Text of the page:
If you are transitioning your dental practice with the intent to retire from dentistry, you might ask yourself, “if I don’t intend to work as a dentist, why would I sign non-compete agreement when I sell my dental practice?” It may seem unnecessary to you. To the buyer doctor, however, this document is extremely important. In this post, we’ll discuss a little about what these agreements are and why they matter.
Before we get started, however, please understand that the issues surrounding these agreements are legal matters and you need a qualified attorney to counsel you regarding the reasonableness and enforceability of non-competes in your state. This post is for general informational purposes only and should not be relied on for legal advice.
What is a Non-Compete Agreement?
A non-compete agreement is a contract in which one party agrees to not compete with another party in their area of business within a defined geographical area and for a certain length of time. A non-compete agreement may include non-solicitation provisions which prohibits one party from soliciting customers away from another party.
In dentistry, these agreements come up in three basic scenarios:
- When Hiring an Dental Associate: the dental associate will likely be asked to sign a non-compete agreement that covers the period after the associate leaves the practice. It would protect the practice by prohibiting the former dental associate from competing directly with the practice or using information from patient files to lure patients away.
- When Entering into a Dental Partnership: similar to the dental associate scenario, the agreement covers the period after a partner leaves, to protect the practice.
- When Selling a Dental Practice: Again, the agreement is to protect the practice. But, here, the doctor being protected is the buyer—the new doctor. The agreement prohibits the seller from practicing within a certain area for a certain length of time, thereby increasing the chance that the practice’s existing patient base remains with the practice, even after the departure of the long-time owner.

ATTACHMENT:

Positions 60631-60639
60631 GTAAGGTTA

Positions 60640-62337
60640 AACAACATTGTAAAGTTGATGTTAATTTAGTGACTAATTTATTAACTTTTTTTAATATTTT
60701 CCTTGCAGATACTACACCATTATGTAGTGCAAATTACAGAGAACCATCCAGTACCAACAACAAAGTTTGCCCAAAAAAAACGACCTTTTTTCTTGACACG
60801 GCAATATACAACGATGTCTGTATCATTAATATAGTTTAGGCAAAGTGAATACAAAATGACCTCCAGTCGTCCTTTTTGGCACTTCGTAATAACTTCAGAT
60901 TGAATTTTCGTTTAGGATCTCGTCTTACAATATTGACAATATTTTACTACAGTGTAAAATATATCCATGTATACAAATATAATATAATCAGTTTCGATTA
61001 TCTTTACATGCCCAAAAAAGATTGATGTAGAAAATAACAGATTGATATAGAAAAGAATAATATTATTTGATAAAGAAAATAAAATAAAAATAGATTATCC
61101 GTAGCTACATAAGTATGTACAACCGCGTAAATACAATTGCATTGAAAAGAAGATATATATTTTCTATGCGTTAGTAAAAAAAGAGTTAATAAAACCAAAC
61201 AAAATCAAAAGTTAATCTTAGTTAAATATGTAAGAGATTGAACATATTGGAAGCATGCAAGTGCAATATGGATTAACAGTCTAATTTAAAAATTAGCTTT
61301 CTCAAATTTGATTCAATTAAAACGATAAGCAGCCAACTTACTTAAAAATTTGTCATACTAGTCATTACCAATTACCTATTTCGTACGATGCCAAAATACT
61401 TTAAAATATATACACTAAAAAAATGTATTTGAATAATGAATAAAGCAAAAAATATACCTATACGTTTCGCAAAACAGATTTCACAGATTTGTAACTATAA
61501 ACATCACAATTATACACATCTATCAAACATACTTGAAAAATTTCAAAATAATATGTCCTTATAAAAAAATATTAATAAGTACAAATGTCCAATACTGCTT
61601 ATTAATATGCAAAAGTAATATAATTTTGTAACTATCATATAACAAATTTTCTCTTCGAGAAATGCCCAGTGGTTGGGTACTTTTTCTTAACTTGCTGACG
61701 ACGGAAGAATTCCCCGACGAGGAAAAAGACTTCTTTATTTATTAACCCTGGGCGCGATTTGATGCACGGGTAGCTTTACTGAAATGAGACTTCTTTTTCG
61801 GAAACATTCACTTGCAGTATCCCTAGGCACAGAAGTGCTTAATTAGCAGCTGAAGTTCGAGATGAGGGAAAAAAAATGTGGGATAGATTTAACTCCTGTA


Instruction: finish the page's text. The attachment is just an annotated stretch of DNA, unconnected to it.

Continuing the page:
In most states, these agreements are enforceable (California is one notable exception). This means that, especially with regard to dental associates or when you decide “it’s time to sell my dental practice,” a non-compete agreement will likely be a non-negotiable part of the deal. And, in fairness, they are a good idea for whichever doctor is left in the dental practice.
For the buyer of a dental practice, it’s important to be assured that the selling doctor is not going to pocket the money, open a practice across the street, and take all of the patients with them. Also, if the selling doctor is going into retirement, that’s uncharted territory for the seller. What if after a few months or a year or so the seller decides they don’t really like being retired? The buyer wants a guarantee that they will have time to establish themselves in the practice and earn the trust of the patients and staff before having to compete with the seller.
Reasonableness of the Terms
A key to the enforceability of the agreements is whether the terms are reasonable. What does that mean? Well, it depends. It depends on the state law governing the agreement and it depends on the location of the practice. Again, you will need a qualified local attorney to advise you on these issues.
There are two main points on which the agreement must be reasonable: the scope of the geographical area being restricted and how long the restriction will be in place. For the length of time, two to three years is a common duration, although it may be up to five. For the geographical area, it will largely depend on where your practice is located. For instance, in a dense metropolitan area, such as New York City, the area may be small, defined in city blocks. However, in rural Texas, a dental practice for sale might be the only one in a 50-mile radius.